Finally, one of the crucial points at this moment concerns the administration of the third dose during pregnancy or breastfeeding (so-called ” booster dose”) to women who had completed the two-dose cycle before becoming pregnant (in the case of the single-dose J&J vaccine the booster dose is obviously the second one).

Data currently available are clearly in favor of the booster dose during pregnancy or breastfeeding .

For example, the ACOG guidelines recommend that:

  • pregnant or lactating women should receive the booster dose of vaccine (third dose of mRNA, approximately 6 months after the second, or second J&J dose approximately 2 months after the first one).
  • pregnant or breastfeeding women can receive any type of booster vaccine they are offered, not necessarily the same brand they previously received (mix – & – match approach)

The Australian government guidelines follow the same approach and also point out that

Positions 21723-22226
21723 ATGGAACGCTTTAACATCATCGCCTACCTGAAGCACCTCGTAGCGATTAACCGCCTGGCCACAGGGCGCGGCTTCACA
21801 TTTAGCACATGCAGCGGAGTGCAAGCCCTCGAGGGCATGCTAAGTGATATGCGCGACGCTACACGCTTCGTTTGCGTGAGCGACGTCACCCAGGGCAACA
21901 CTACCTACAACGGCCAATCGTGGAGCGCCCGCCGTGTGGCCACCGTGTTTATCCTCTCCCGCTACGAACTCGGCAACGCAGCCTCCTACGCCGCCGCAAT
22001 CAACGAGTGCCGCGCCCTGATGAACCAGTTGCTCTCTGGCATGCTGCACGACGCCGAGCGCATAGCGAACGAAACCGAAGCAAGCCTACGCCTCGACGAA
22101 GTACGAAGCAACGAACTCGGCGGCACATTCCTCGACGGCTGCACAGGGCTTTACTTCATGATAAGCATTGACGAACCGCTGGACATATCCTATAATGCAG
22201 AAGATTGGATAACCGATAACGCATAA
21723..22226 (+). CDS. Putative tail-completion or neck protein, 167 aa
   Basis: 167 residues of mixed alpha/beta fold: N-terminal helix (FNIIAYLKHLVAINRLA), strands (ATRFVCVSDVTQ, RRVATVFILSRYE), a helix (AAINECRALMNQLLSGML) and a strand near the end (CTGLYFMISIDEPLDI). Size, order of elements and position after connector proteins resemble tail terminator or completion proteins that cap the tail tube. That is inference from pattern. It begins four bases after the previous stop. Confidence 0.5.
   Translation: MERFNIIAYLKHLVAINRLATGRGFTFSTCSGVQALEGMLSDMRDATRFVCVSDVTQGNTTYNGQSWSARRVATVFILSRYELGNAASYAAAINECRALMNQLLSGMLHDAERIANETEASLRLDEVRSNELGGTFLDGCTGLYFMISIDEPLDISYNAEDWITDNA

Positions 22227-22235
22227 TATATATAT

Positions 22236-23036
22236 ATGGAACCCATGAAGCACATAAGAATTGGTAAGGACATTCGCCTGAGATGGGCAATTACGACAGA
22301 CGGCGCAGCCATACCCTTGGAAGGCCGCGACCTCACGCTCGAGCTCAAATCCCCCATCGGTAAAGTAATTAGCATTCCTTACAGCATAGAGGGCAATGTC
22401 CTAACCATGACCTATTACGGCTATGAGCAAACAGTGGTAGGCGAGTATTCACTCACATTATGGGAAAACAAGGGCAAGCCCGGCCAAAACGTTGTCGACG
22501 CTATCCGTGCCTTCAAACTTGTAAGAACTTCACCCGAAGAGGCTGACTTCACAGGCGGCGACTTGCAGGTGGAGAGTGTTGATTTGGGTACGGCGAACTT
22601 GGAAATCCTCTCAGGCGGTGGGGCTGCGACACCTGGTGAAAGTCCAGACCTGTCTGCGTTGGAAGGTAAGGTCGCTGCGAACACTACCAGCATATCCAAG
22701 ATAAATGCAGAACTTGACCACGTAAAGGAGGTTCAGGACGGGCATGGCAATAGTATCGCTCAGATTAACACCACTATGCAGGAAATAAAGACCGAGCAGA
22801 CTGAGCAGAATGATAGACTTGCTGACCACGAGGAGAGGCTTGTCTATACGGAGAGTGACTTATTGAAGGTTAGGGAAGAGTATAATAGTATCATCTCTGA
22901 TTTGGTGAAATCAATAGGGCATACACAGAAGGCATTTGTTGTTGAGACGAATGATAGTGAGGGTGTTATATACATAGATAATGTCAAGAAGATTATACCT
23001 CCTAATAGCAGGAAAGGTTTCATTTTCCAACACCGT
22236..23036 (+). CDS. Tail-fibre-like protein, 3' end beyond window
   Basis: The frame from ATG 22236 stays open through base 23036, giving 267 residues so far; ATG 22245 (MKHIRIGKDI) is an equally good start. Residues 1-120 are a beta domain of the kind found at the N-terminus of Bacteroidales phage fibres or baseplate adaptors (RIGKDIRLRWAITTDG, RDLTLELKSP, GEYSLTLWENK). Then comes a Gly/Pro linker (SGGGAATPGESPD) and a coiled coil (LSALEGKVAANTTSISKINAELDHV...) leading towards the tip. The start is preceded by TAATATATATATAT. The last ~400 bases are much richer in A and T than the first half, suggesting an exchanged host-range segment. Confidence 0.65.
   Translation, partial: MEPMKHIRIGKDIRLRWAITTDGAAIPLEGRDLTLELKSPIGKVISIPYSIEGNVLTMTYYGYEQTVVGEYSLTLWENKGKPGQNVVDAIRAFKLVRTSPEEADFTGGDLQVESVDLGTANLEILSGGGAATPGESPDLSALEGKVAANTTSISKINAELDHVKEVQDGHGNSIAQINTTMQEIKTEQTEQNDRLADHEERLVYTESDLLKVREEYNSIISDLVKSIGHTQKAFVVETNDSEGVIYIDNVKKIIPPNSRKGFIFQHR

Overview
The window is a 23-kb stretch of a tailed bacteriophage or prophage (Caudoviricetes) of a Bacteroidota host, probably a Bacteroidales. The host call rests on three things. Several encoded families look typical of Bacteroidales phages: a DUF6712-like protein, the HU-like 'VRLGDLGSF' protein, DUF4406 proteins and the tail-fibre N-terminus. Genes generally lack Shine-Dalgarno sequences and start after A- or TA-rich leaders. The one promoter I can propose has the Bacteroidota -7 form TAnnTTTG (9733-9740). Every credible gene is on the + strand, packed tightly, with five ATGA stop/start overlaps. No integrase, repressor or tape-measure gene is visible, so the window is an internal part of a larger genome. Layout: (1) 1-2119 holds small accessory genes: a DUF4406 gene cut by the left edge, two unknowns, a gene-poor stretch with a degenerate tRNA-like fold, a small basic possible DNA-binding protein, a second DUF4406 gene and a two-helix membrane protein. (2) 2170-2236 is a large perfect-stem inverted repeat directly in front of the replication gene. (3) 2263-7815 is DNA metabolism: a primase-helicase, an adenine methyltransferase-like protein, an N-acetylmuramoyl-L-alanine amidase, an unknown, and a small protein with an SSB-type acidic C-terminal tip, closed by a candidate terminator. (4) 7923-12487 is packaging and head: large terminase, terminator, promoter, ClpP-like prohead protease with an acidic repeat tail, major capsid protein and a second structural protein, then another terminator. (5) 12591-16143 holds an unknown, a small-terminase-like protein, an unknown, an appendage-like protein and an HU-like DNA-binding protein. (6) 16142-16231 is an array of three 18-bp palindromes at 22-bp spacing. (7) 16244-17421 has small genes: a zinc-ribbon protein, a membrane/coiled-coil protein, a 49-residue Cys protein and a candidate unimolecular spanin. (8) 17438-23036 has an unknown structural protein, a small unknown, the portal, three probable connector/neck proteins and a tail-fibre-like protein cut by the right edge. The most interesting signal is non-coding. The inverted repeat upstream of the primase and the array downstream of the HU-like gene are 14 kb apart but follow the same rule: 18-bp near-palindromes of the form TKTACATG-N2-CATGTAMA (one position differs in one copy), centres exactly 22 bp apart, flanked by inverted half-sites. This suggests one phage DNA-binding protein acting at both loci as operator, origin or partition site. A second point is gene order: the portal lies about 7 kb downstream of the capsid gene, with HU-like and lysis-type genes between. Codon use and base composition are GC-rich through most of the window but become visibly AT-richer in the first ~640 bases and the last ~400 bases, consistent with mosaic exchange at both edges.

• there is no reason to delay vaccination during pregnancy; it could be given at any gestational age .
  • the anti-COVID-19 vaccine can be received together with the flu vaccine (remember, flushot is of FUNDAMENTAL importance in pregnancy) that is, in the same session.

Efficacy and safety of vaccines in pregnancy

CiaoLapo participates as stakeholder representative (sensitive population) in the activities of the Vac4EU European project on the safety of anti-COVID19 vaccines in pregnancy and breastfeeding ; you can get more detailed information on the project here: https://www.ciaolapo.it/2021/monitoraggio-dei-vaccini-covid-19-in-gravidanza/

If you are pregnant or are you breastfeeding (including in a pregnancy following a loss) and have received or are about to receive the first dose or booster dose (third dose) of the COVID-19 vaccine , you can participate in monitoring the side effects of COVID-19 vaccines by registering on the website covidvaccinemonitor for up to 48 hours after receiving the vaccine.

If you want ,you can watch this short introduction video (remember that it applies to both the first dose and the third dose ):

 

Conclusions

If you are looking for a pregnancy, if you are already pregnant or breastfeeding and you have doubts about whether or not to get the COVID-19 vaccine, this is the updated health information: